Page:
Chinese Yuan
China's yuan. Reuters

A Chinese man who was wrongly imprisoned for a crime he did not commit received a significant compensation from local authorities.

According to a report in the Guangzhou-based Southern Metropolis Daily newspaper, the Guangdong Higher People's Court awarded Huang Liyi, a native of the city of Kaiping, a total of 820,000 yuan ($131,420) for “loss of freedom” and “psychological damages.”

"The compensation from the State is one of the highest in the country," said Dai Yannan, a civil rights lawyer from the Henan Boshi legal firm.

Huang had languished in prison for 11 years. He was convicted in November 2000 on charges of fraud and sentenced to life imprisonment. Appeals against his sentence to a higher local court were consistently rejected until 2009, when a new trial was ordered. Huang was subsequently declared not guilty due to "insufficient evidence" and released in July 2010.

"You are basically dragging the government into the court when you try to overturn a wrongful conviction," Dai added. "You need a lot of solid evidence to tell the government that they are wrong. Even a child feels humiliated when forced to admit making a mistake."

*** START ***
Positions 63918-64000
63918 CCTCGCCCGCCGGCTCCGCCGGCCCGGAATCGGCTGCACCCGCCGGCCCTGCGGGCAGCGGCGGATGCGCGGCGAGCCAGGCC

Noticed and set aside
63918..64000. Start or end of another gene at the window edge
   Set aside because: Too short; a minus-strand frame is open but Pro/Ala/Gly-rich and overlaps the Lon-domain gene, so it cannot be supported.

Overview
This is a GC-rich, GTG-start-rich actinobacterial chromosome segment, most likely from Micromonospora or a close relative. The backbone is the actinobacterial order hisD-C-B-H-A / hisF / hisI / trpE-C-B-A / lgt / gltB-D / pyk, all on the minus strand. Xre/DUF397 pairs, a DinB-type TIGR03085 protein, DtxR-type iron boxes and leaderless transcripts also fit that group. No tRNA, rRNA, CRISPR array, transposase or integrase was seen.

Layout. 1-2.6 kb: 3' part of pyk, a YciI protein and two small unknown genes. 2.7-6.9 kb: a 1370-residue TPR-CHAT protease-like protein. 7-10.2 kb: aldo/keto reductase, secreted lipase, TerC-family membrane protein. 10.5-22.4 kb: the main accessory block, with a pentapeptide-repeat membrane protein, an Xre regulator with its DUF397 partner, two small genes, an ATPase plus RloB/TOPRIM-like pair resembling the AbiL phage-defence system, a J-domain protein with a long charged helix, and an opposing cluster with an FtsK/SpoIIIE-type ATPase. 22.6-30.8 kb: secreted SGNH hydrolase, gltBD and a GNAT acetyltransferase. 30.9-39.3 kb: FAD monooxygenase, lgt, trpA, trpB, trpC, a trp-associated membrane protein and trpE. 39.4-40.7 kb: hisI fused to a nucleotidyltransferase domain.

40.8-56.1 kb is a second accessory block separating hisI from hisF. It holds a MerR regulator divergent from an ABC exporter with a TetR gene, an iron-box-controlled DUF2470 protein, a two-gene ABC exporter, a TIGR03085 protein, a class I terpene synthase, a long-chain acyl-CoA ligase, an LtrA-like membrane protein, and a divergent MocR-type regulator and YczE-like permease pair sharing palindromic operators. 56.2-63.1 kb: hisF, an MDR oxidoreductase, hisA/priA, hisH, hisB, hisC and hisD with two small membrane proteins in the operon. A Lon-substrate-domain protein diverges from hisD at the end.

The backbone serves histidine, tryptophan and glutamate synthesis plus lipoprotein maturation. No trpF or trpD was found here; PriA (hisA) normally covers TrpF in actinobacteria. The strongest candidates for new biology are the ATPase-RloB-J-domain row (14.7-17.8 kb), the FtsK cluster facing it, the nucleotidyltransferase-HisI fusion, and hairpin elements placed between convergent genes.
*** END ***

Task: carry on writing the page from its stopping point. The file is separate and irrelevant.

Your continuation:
According to the BBC, the Communist Party's Legal Daily newspaper called the court award a "hard-won result".

The Global Times newspaper reported on a similar case – Zhao Zuohai, a farmer from Henan Province, who received 650,000 yuan in compensation after spending 11 years in jail after a wrongful conviction of murder.

In another case, Wang Zifa received 890,000 yuan in August 2010 after a wrongful conviction of murder.

"The compensation rate is usually determined by the average daily pay of local workers over the previous year," said Liu Wei, an attorney at the Beijing Chenghui Law Firm.

A human rights lawyer named Liu Xiaoyuan, who represents Chinese dissident artist Ai Weiwei, told the BBC that compensation in such cases “should be far higher than the economic losses resulting from the lost freedom.”